What is CBT for Substance Abuse?

Cognitive Behavioral Therapy (CBT) is a short-term, focused approach to helping cocaine-dependent individuals become abstinent from cocaine and other problematic substance abuse.

Like other Cognitive Behavioral approaches, CBT assumes that learning processes play an important role in the development and maintenance of substance abuse and dependence.

In other words, by watching people use substances, being repeatedly reinforced or rewarded for the substance abuse and by the properties of the substance itself, and using the substance in a wide range of situations; substance-dependent individuals have, in many ways, learned to become substance dependent.

Cognitive-Behavioral Treatment (CBT) for substance abuse posits that the same learning processes involved in the acquisition of substance-using behavior can be used to help individuals reduce their drug use and become abstinent.

CBT is a didactic approach, where patients are given specific, structured training in a range of coping skills. CBT has two critical components:

The first critical component is through functional analysis of the role that the substances play in the individual’s life. Functional analysis is simply an exploration of substance abuse with respect to its antecedents and consequences.

The second critical component in CBT is skills training. In CBT a substantial part of each session is devoted to learning and practicing coping skills.

In fact, CBT can be thought of as an individualized training program that helps substance abusers unlearn old habits associated with substance abuse and relearn more healthy skills.

Another important feature of CBT is that it addresses several critical tasks that are essential to successful substance abuse treatment:

  • Fostering the motivation for abstinence
  • Teaching coping skills
  • Changing reinforcement contingencies
  • Fostering management of painful effects
  • Improving interpersonal functioning and enhancing social supports

The CBT Manual Substance Abuse:

This manual focuses specifically on Cognitive Behavioral Therapy (CBT) for cocaine abuse. It is intended to provide practical strategies for therapists working with this population. CBT is a didactic, short-term, skills-based approach.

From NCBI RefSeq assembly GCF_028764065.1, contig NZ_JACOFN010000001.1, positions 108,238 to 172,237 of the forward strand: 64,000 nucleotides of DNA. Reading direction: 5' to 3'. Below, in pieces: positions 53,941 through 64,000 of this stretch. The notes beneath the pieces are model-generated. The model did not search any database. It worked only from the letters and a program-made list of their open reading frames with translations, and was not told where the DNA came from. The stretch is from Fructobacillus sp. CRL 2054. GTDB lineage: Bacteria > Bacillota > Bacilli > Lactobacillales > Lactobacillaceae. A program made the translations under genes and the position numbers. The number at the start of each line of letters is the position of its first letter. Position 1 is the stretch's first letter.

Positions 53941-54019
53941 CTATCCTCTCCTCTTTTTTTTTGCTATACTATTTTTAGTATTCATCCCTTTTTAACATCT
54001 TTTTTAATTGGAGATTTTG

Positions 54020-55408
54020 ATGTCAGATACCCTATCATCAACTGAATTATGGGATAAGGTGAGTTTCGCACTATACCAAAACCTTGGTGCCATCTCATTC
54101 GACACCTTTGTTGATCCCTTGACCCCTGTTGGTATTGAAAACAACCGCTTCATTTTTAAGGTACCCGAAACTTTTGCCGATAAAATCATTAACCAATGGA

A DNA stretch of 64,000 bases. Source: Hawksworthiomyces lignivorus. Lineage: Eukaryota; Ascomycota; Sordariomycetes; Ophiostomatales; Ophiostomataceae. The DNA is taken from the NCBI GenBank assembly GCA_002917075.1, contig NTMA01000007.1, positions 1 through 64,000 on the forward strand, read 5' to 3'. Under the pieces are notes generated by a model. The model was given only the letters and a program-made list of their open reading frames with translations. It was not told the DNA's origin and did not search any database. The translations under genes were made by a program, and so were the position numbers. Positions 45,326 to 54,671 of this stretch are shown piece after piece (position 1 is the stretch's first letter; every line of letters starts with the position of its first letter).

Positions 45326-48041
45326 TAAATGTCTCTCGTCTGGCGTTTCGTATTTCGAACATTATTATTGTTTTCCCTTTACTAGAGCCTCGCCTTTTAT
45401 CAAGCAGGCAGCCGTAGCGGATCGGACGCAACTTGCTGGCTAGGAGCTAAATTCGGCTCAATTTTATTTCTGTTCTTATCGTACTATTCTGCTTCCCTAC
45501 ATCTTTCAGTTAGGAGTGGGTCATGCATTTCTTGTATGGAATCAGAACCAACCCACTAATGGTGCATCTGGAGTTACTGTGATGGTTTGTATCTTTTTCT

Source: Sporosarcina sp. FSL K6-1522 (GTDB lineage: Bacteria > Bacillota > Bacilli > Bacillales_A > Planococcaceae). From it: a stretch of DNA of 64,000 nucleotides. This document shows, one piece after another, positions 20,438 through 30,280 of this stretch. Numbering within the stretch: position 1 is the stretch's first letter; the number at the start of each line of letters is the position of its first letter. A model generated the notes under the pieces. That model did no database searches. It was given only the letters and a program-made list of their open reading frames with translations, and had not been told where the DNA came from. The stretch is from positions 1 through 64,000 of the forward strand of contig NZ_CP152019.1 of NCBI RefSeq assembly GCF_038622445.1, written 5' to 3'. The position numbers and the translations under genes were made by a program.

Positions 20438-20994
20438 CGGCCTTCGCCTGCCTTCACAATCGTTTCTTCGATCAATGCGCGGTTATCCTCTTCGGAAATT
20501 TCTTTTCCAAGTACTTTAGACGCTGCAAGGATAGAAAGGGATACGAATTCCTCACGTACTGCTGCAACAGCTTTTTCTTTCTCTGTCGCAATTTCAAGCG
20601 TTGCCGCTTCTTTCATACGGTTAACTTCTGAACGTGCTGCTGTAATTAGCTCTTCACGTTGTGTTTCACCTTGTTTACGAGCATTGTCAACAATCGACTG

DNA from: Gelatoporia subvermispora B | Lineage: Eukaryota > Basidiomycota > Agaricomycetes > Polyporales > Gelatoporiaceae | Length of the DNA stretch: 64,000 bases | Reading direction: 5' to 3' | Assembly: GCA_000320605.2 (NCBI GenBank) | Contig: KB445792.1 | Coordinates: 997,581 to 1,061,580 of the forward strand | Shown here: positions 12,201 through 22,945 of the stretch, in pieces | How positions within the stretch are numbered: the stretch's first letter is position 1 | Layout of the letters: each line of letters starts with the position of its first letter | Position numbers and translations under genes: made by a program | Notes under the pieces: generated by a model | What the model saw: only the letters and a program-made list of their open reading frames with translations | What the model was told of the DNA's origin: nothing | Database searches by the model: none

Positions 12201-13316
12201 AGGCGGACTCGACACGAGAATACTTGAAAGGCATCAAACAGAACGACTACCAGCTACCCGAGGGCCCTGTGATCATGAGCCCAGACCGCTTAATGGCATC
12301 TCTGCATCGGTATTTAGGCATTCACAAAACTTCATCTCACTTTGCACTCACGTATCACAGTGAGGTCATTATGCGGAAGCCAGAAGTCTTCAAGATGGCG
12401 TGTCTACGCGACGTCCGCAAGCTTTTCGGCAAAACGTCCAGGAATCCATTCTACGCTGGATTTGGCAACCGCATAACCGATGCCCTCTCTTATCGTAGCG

The manual describes the rationale for CBT for drug abuse:

  • with session-by-session guidelines for key types of CBT interventions including functional analysis of drug use
  • coping with craving
  • managing thoughts about drug use
  • treatment for depression and anxiety
  • refusal skills
  • seemingly irrelevant decisions
  • problem-solving skills
  • planning for emergencies and
  • HIV risk reduction strategies

There are various techniques of CBT that are used for substance abuse people. I am mentioning one of them (Contingency Management).

Contingency Management for Substance Abuse

Contingency Management (CM) treatment of CBT which is broadly used for substance abuse is an intervention that provides tangible rewards to patients for reaching concrete behavioral outcomes.

For example, vouchers exchangeable for retail goods or services or the chances to win prizes of varying magnitudes (usually $1-$100 in value) are provided to patients who submit drug-free urine specimens or attend treatment regularly.

Here, the purpose of substance abuse treatment is bringing change to the patient’s behavior. Change is achieved by decreasing undesired behaviors and increasing desired behaviors.

Aspects of CM treatment include:
  • using rewards and punishers in shaping behaviors
  • understanding the importance of contingencies
  • selecting appropriate behaviors to modify
  • identifying reinforces to use
  • designing monitoring and reward schedules

The goals of CM are to decrease drug-seeking and drug-taking behavior and to increase time spent on activities with non-drug using social supports and drug abstinence behaviors.

For treatment to be successful, patients not only stop using substance use but also take part actively in treatment, work toward lifestyle changes such as getting work, moving to a secure atmosphere, and socializing according to social rules and regulations.

Contingency management techniques, sometimes called motivational incentives, are an effective and powerful way to enhance behavior change and stopping substance abuse.


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